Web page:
Dangerous path was set long ago
Our representative government, thought to be a friend of the citizens of this country, has failed to limit the cost, the powers and the growth of the federal government. Large bureaucracies in the federal government have multiplied and become more powerful and costly. Through government bureaucracies, over regulation and legislation, the citizens of this country have naively let the federal government grow and usurp greater powers and authority over their lives.
The sovereignty of the people has been legislated and regulated to almost a sense of powerlessness and citizens are made to feel insignificant other than when voting.
The 17th Amendment, ratified back in the year 1913, a constitutional disaster, has our U.S. senators elected by popular vote and not by the state legislatures as originally designed by our founding fathers.
This seemingly innocent constitutional amendment basically gave the states no connection to the federal government. And through these actions it became no accident that the federal government has ballooned into its excessive size and power.
The U.S. Constitution and the Bill of Rights were thought to limit the size and power of the federal government and protect every citizen from its government. But the federal government through controlling governing majorities, growing bureaucracies and constitutional changes continued to grow more powerful to borderline tyrannical, regardless of the political party in power.
The 17th Amendment changed the governing and representation dynamics of our U.S. senators and the relationship of our states to the federal government.
It is and has been destructive to our country and its citizens, and a main reason why the federal government is ballooning larger and becoming more and more tyrannically and administratively powerful.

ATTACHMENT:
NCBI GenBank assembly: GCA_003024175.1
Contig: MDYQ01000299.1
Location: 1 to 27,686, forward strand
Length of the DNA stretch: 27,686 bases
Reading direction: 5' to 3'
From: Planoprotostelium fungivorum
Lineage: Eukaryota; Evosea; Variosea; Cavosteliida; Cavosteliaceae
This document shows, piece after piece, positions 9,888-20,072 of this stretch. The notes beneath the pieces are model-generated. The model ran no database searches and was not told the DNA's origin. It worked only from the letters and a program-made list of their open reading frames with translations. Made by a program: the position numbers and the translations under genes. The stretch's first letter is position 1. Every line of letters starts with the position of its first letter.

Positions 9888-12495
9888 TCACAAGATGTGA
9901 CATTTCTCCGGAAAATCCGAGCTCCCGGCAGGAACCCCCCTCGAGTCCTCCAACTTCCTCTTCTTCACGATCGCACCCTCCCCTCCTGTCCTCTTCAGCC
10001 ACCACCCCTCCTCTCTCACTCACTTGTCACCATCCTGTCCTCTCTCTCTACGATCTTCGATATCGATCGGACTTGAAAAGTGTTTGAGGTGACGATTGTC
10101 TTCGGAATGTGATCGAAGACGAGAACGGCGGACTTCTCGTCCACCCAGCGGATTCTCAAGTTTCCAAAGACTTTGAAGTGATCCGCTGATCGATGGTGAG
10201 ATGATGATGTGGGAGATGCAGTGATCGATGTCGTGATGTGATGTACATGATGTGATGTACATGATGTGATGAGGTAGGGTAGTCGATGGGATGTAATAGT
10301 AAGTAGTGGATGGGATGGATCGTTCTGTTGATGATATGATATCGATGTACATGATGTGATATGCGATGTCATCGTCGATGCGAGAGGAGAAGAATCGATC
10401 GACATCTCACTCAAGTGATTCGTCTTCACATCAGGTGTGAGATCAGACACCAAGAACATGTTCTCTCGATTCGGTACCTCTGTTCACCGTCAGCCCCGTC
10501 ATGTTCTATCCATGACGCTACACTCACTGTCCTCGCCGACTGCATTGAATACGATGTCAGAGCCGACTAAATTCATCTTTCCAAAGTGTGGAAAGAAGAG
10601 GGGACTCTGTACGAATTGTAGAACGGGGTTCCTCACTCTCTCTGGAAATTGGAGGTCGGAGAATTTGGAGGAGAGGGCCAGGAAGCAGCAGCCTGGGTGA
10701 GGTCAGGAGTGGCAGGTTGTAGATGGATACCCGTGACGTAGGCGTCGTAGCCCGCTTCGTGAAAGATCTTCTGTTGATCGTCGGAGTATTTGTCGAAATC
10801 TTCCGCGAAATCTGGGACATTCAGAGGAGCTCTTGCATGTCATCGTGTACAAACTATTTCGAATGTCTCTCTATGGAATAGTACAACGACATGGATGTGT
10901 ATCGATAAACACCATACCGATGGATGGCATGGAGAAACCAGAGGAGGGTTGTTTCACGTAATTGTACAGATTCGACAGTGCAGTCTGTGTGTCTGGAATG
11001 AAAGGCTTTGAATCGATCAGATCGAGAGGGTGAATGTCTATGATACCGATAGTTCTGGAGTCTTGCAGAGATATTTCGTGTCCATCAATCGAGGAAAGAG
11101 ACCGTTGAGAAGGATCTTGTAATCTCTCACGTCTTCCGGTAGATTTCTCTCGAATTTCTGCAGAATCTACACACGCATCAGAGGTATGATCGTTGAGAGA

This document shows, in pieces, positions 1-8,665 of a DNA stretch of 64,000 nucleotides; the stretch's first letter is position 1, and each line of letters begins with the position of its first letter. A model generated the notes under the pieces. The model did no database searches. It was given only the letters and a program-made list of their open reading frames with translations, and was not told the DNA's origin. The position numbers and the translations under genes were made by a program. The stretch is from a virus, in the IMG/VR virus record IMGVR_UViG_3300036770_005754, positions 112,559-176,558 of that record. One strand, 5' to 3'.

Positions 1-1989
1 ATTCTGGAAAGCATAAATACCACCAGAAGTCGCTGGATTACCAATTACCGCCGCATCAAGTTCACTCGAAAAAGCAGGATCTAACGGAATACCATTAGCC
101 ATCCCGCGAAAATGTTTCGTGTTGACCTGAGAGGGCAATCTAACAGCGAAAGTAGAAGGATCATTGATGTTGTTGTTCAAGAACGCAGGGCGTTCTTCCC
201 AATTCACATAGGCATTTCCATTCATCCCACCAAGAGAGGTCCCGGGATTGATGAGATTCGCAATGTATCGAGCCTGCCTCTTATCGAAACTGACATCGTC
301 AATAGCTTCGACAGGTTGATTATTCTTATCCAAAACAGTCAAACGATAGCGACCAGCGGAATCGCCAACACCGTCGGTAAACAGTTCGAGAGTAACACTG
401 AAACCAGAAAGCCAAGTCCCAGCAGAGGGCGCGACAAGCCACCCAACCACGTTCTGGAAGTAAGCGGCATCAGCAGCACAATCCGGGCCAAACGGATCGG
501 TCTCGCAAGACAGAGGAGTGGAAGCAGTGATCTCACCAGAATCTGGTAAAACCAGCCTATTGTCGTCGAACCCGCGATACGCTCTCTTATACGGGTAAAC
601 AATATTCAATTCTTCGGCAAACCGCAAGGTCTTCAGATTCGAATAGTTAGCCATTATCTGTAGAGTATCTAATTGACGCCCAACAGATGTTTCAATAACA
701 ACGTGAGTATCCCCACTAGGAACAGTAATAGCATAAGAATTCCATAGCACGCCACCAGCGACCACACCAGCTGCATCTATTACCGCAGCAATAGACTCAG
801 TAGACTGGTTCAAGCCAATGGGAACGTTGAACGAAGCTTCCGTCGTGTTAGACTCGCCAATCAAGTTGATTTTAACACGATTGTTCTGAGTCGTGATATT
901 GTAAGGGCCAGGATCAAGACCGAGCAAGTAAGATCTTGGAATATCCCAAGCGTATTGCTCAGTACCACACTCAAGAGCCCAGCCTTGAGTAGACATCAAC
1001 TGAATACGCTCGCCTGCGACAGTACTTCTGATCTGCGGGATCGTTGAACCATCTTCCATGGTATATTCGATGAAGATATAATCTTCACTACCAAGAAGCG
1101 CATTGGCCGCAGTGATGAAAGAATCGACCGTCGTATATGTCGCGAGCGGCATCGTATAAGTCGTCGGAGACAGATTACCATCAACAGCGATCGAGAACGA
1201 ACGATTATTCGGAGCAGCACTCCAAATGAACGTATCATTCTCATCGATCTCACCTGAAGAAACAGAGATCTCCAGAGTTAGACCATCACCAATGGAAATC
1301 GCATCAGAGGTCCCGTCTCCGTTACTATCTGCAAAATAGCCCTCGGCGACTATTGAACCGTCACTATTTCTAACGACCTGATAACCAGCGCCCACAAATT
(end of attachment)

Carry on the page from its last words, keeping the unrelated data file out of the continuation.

So today, what are the chances of any of our legislators in our federal government wanting to repeal the 17th Amendment? Sorry to say, not much of a chance from any of them.
The 17th Amendment ratified years ago set the foundation and wheels for progressively changing our federal government into a more powerful and tyrannical one.
The design by our founding fathers to have the election of U.S. senators by the state legislatures, to prevent federal government tyranny, was destroyed by the 17th Amendment.
— Charles Bean, Terre Haute
Right approach on meth abuse
The Indiana State Medical Association is dedicated to physicians and their efforts to provide the best possible health care to patients. For this reason, the ISMA was pleased to see the House Committee on Courts and Criminal Procedure deny a vote on the proposed prescription mandate for medicine containing pseudoephedrine.
Pseudoephedrine is a safe and effective decongestant commonly used to treat colds and allergies. Many Indiana residents rely on this medicine to stay functional throughout the year, and physicians understand the benefit of its affordability.
A prescription requirement for pseudoephedrine would have unduly burdened both patients and physicians. Patients would have had to pay additional costs to consult their doctors while doctors would have had to make time to prescribe safe, FDA-approved cold medicines. Doctors’ offices are already overcrowded. Forcing Hoosiers with common colds to visit their doctors would only result in longer wait times for patients with more serious conditions.
While we support the legislature’s efforts to curb meth abuse, we’re pleased they rejected a policy that creates unnecessary difficulties for physicians and their patients. Our organization has long devoted our energy and resources toward protecting the rights of patients and ensuring physicians are able to deliver care without hindrance.
— Deepak Azad, M.D., President, Indiana State Medical Assn.